Photo: Win McNamee/Getty Images

Photo: Win McNamee/Getty Images

Secretary of State John Kerry has recanted his statements about the possibility of Israel becoming “an apartheid state,” asserting that he does not believe “ Israel is an apartheid state or that it intends to become one.”

Kerry’s controversial comments during the Trilateral Commission meeting last week—in which he warned that the lack of an Israeli-Palestinian peace deal could turn Israel into an “apartheid state”—were secretly recorded, and released Sunday by The Daily Beast, prompting a flood of criticism from lawmakers and Jewish organizations.

Kerry backtracked Monday in a statement reaffirming his commitment to Israel and ongoing peace talks, declaring: “if I could rewind the tape, I would have chosen a different word to describe my firm belief that the only way in the long term to have a Jewish state and two nations and two peoples living side by side in peace and security is through a two state solution.”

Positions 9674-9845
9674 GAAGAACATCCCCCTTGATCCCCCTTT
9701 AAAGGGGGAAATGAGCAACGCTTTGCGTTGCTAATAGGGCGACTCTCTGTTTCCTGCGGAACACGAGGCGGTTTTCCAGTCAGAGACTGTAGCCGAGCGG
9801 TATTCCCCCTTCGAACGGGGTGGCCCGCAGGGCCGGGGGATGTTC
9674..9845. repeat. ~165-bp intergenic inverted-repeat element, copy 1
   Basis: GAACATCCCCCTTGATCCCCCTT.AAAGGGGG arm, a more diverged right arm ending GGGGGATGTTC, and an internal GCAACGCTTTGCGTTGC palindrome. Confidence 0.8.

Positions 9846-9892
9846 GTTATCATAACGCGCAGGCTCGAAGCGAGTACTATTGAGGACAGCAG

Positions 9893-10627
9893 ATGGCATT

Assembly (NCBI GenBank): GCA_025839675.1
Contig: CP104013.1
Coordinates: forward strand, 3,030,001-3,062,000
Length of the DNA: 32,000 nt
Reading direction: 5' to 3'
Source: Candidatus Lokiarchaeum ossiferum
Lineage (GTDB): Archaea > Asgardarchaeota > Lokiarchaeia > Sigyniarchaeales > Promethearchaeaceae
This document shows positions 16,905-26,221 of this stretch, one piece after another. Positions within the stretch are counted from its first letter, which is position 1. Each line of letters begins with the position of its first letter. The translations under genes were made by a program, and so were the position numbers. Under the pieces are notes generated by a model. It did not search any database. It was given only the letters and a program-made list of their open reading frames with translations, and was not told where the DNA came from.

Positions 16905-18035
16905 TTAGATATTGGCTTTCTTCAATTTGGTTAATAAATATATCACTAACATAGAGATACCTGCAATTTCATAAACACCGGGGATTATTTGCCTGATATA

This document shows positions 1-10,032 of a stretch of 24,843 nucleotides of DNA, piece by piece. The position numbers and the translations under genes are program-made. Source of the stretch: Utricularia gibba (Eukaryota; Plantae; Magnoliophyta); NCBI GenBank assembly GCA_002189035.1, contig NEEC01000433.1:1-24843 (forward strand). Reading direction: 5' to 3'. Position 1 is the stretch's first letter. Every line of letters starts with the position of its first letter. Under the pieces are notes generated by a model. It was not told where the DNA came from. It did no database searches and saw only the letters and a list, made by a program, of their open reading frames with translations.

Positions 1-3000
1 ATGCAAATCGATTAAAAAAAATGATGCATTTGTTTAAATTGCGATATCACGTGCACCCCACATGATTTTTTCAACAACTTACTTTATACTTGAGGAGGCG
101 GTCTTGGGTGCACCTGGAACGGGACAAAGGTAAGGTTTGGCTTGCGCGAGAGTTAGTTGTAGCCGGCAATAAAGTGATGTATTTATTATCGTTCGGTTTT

“John Kerry can backpedal all he likes but the damage has been done,” said The Heritage Foundation’s Nile Gardiner, director of the Margaret Thatcher Center for Freedom. “The secretary of state has insulted a close friend and ally of the United States in the most offensive manner possible.”

Gardiner noted that the Obama presidency comes across as  “no friend of Israel,” and added “Kerry’s remarks will undoubtedly further harm relations between the Obama administration and the Israeli government, which are already at a very low point.”

“Perhaps John Kerry should take a crash course in basic diplomacy before he steps foot on the international stage again,” Gardiner said. “Clearly at present he’s barely up to the job of being America’s chief diplomat.”

This story was produced by The Foundry’s news team. Nothing here should be construed as necessarily reflecting the views of The Heritage Foundation.